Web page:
Two Powell River-area organizations have qualified for grants to carry out salmon enhancement projects.
Powell River Salmon Society (PRSS) will receive a grant of $40,100 for Lang Creek stock enhancement. Tla'amin Nation Salmon Hatchery will receive a grant of $16,800 for equipment upgrades.
The money is part of more than $1.2 million in grants to 117 grassroots salmon conservation projects across BC, announced by the Pacific Salmon Foundation (PSF). The PSF community salmon program is funded primarily from sales of the federal government’s salmon conservation stamp. The stamp is purchased annually by saltwater anglers who participate in the public fishery. Proceeds from the $6 stamp are returned to BC through PSF, generating nearly $1.5 million for community grants annually.
PRSS president Ed Oldfield said the society has lots of uses for money to enhance salmon. He said it operates facilities at Lang Creek and Duck Lake, as well as the hatchery at the mill, and releases about three million fish per year back into the ocean.
“We started out with 30,000 coho 40 years ago and got ourselves up to three million fish,” said Oldfield. “We raise chum, and pinks every other year, coho and chinook.
“We introduced chinook into Lang Creek when we started our facility out there. We got broodstock from Qualicum and now have a thriving chinook return every year.”
Oldfield said the salmon society operates on thousands of hours of volunteer time every year. There are four main sources of income for the society, including a contract with Fisheries and Oceans Canada for $188,000 a year for the last 40 years. PSF has provided grants over the years, and has been the second biggest source of income. Locally, a significant amount of money is made by producing an annual tide guide, then there’s private donations. The annual budget is just under $300,000 to produce the large run of salmon.
“Fish food alone is expensive, as are capital projects and keeping things running,” said Oldfield.
PSF money will go into projects such as maintenance and for capital expenditures. Oldfield said he is grateful for the donation.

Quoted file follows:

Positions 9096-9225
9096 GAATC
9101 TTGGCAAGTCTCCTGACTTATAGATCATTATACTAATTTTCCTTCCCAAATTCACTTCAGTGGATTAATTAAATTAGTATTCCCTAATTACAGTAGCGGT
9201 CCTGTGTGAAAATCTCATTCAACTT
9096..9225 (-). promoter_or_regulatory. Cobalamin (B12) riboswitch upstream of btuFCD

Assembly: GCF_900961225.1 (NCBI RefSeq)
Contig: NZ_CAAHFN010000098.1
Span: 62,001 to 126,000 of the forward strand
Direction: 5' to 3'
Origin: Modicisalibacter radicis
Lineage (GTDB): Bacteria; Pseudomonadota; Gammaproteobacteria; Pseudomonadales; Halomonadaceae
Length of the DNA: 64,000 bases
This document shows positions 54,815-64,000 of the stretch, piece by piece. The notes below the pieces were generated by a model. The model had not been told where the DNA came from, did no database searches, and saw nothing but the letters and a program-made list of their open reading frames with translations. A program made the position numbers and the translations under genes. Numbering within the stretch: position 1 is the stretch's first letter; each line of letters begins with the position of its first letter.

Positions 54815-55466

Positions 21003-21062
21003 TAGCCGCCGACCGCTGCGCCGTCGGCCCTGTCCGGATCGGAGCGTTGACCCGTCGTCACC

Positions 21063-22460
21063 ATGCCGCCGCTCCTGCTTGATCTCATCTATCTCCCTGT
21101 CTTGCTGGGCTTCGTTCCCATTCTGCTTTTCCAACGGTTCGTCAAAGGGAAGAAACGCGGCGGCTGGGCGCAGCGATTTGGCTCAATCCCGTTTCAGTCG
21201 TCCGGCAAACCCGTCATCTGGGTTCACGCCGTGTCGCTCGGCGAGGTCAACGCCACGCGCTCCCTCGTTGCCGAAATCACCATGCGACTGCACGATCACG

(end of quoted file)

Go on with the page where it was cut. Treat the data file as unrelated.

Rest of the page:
“The money from the PSF was incredibly welcome,” he added.
The Province of BC also contributed funds to the community salmon program as part of a $5 million grant, through 2023, to address immediate and ongoing needs of Pacific salmon and their habitats.
According to a media release from PSF, thousands of volunteers will be supported to: restore salmon habitat in streams, rivers and estuaries; operate conservation hatcheries and related education programs; and undertake a variety of citizen science projects to help better understand the challenges Pacific salmon face amid climate change.
“Pacific salmon are crucial to marine ecosystems throughout the West Coast and they hold incredible cultural significance for first nations and British Columbians,” stated minister of fisheries, oceans and the Canadian Coast Guard Bernadette Jordan. “I am very proud of our government’s continued partnership with Pacific Salmon Foundation and look forward to the results of these vital restoration and conservation projects. By working together, through real collaboration, we will be able to rebuild this critical stock.”
These projects and the people behind them will help wild salmon return to BC’s streams and rivers, and will let communities share the environmental, social and economic benefits salmon bring with them, stated BC agriculture minister Lana Popham.
“British Columbians are known for their volunteer spirit and while we still have to follow the recommendations of public health officials, these programs will provide opportunities for people to get back to what they love doing as we work to protect Pacific salmon throughout BC,” added Popham.
Given this challenging time, we at the Pacific Salmon Foundation are carrying on by continuing to support the important work of community and first nations salmon stewards through our community salmon program, stated PSF president and CEO Michael Meneer.
“Our announcement is to send a strong and clear message that the work of salmon stewardship at the community level is vital, and will carry on. We will have to adapt within public health guidelines, but want our community and first nations partners to know their good ideas will still be supported. The community salmon program is the heart of the Pacific Salmon Foundation’s work. By working together, we can find solutions and the best way to ensure the future of Pacific salmon across the province.”